The Permanent Tax Revolt: How the Property Tax Transformed American Politics

The Permanent Tax Revolt: How the Property Tax Transformed American Politics

The Permanent Tax Revolt: How the Property Tax Transformed American Politics

The Permanent Tax Revolt: How the Property Tax Transformed American Politics

Synopsis

Tax cuts are such a pervasive feature of the American political landscape that the political establishment rarely questions them. Since 2001, Congress has abolished the tax on inherited wealth and passed a major income tax cut every year, including two of the three largest income tax cuts in American history despite a long drawn-out war and massive budget deficits. The Permanent Tax Revolt traces the origins of this anti-tax campaign to the 1970s, in particular, to the influence of grassroots tax rebellions as homeowners across the United States rallied to protest their local property taxes.

Isaac William Martin advances the provocative new argument that the property tax revolt was not a conservative backlash against big government, but instead a defensive movement for government protection from the market. The tax privilege that the tax rebels were defending was in fact one of the largest government social programs in the postwar era.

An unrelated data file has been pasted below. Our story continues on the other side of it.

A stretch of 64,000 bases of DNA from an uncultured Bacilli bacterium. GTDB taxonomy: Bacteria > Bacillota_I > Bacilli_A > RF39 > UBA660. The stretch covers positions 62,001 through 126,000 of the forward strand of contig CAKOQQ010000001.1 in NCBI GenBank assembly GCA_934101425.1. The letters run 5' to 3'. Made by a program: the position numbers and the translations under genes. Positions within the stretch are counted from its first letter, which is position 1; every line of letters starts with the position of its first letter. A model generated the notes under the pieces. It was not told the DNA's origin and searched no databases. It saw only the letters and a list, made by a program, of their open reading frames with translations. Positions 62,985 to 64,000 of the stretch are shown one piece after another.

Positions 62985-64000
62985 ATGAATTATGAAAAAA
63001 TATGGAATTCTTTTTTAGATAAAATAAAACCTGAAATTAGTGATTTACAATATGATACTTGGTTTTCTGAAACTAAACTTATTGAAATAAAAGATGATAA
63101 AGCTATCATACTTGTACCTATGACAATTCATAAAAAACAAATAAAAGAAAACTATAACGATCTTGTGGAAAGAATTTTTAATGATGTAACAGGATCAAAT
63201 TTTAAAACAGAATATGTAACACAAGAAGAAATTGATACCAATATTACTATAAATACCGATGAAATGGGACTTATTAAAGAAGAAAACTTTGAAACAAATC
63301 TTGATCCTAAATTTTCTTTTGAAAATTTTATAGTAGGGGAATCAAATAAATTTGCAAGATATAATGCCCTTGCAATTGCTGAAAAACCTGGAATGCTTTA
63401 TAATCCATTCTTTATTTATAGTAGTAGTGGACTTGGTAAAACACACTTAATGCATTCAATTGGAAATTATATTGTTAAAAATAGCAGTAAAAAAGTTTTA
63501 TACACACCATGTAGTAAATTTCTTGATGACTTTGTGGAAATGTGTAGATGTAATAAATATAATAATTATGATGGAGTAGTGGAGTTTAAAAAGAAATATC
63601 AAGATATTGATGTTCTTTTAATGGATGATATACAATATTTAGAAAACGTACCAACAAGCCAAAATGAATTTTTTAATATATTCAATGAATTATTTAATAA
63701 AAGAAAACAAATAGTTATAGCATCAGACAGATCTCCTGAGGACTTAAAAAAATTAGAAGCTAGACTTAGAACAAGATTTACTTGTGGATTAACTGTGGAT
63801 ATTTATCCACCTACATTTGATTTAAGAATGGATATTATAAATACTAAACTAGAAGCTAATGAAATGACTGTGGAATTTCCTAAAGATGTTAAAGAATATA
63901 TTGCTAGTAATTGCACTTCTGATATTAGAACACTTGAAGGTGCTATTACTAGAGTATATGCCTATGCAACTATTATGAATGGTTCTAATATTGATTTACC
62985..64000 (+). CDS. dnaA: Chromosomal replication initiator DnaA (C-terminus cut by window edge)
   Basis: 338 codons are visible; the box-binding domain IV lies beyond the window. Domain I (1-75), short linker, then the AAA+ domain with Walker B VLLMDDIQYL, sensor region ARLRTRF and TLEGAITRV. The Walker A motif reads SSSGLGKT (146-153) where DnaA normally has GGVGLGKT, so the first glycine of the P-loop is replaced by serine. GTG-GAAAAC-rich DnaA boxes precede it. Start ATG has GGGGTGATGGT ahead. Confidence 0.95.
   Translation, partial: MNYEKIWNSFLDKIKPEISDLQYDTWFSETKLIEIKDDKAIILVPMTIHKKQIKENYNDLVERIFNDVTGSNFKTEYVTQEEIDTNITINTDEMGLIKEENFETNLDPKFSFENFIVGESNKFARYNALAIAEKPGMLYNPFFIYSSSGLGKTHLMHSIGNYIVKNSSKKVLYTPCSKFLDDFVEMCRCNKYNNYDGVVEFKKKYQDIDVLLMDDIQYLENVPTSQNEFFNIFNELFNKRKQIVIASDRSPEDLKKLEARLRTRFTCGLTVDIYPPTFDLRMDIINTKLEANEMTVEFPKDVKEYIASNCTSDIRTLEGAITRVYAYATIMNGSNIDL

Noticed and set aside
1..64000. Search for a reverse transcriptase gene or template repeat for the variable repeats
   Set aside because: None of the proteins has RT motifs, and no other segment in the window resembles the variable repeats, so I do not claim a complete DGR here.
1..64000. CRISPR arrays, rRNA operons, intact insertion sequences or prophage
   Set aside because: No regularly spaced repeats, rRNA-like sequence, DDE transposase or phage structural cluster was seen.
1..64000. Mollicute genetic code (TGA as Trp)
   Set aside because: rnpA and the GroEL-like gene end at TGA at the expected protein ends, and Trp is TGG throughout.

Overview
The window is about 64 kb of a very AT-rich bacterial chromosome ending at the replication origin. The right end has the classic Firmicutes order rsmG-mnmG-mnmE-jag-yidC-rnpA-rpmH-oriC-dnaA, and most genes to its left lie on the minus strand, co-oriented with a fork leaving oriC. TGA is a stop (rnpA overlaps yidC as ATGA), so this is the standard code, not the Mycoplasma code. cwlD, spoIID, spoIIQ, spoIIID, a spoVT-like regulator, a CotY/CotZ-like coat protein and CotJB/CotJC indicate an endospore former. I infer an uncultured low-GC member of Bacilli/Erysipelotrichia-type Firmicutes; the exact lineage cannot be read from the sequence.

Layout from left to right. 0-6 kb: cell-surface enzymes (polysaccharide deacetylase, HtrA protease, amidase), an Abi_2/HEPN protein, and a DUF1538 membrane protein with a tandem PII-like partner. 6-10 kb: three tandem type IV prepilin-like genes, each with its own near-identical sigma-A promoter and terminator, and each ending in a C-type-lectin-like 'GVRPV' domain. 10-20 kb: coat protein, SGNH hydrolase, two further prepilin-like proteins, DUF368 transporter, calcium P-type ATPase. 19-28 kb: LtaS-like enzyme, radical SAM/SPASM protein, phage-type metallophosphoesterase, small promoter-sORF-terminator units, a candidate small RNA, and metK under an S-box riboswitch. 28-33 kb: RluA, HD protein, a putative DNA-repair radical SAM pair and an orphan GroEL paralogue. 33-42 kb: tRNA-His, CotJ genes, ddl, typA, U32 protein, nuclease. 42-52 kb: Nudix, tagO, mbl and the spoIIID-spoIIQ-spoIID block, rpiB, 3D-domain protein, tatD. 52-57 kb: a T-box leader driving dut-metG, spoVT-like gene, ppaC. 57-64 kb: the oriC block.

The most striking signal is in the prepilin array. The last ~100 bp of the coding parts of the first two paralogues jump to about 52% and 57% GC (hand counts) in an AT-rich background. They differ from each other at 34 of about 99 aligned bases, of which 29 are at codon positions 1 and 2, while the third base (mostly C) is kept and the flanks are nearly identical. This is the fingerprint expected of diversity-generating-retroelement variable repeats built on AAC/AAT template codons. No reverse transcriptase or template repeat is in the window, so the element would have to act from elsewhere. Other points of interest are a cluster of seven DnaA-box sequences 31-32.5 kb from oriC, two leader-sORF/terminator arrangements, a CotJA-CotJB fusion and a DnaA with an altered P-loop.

While the movement to defend homeowners' tax breaks drew much of its inspiration- and many of its early leaders- from the progressive movement for welfare rights, politicians on both sides of the aisle quickly learned that supporting big tax cuts was good politics. In time, American political institutions and the strategic choices made by the protesters ultimately channeled the movement toward the kind of tax relief favored by the political right, with dramatic consequences for American politics today.


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